Now we have a little more time to catch our breath and gather our thoughts, details the time constraints and general lethargy of late restricted us from sharing with you keep bubbling to the surface. We reckon it’s about time to rectify that.
Glasses, Spectacles – call them what you will; they’ve always been part of The Homestead.
The Goat Herd was the first glasses wearer when, at the age of four, she failed the kindergarten eye test; at eighteen months, the only way of ensuring The Farmer’s stayed in place was by way of a very stout elastic band. The Renovator made it to sixteen before not being able to read the programme synopsis on the TV proved too much for him, and two year old Farm Girl was assigned them more as a way of signalling to others she has an eyesight issue than as an aid. So, when The Bean Counter threw in the towel and joined the speccy ranks, that left only one sole naked face on The Homestead: your humble scribe.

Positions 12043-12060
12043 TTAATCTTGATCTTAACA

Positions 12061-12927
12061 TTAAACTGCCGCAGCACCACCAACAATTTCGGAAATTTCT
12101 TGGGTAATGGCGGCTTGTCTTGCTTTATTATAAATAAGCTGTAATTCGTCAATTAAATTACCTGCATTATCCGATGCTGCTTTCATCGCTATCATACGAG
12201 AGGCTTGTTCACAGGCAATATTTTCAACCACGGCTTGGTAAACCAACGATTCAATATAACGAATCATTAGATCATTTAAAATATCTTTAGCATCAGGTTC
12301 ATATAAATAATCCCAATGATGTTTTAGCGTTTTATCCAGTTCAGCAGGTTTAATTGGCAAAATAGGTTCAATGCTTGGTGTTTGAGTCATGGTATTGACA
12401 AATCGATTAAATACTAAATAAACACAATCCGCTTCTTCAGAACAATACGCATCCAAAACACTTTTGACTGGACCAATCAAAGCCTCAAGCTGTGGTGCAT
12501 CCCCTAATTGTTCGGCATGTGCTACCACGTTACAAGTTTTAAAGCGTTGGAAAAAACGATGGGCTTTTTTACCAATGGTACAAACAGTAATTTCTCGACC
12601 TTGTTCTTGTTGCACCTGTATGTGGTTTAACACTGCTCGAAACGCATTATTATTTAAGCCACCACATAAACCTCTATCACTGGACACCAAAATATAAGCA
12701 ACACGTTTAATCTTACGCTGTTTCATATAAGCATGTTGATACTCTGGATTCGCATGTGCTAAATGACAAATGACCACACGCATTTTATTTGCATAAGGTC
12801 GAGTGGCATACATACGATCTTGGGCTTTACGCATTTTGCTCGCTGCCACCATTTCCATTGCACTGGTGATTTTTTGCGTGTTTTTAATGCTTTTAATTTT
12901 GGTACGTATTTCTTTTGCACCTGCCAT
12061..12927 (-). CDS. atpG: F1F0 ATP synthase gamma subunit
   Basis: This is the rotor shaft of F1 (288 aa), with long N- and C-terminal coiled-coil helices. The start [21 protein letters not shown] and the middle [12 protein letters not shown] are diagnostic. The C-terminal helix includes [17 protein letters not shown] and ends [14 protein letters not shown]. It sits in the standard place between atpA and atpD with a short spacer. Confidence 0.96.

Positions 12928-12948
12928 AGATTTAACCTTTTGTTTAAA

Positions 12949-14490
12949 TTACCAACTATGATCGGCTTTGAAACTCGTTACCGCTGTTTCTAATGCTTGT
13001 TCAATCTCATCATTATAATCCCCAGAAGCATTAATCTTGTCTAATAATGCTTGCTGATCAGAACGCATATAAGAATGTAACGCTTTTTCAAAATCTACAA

Now, just between you and me these glasses wearers have driven me mad over the years. The younger ones would take them off in a manner that stretched the arms, leave them on the floor for unsuspecting people to stand on, fall off bikes/skateboards/jungle gyms and scratch the lenses, or – ultimate sin -throw them in temper. Mozart and his blimmin’ Clarinet Concerto alone cost us a new lens and a general frame panelbeating. The Renovator kept growing (who knew sixteen year old heads were not adult sized?!) requiring a regular update of frames and The Bean Counter has super-long eye lashes that create havoc with the anti-scratch/anti-glare/whatever-the-latest-anti-thing. These people just did not understand how to care for this major investment sitting on their noses.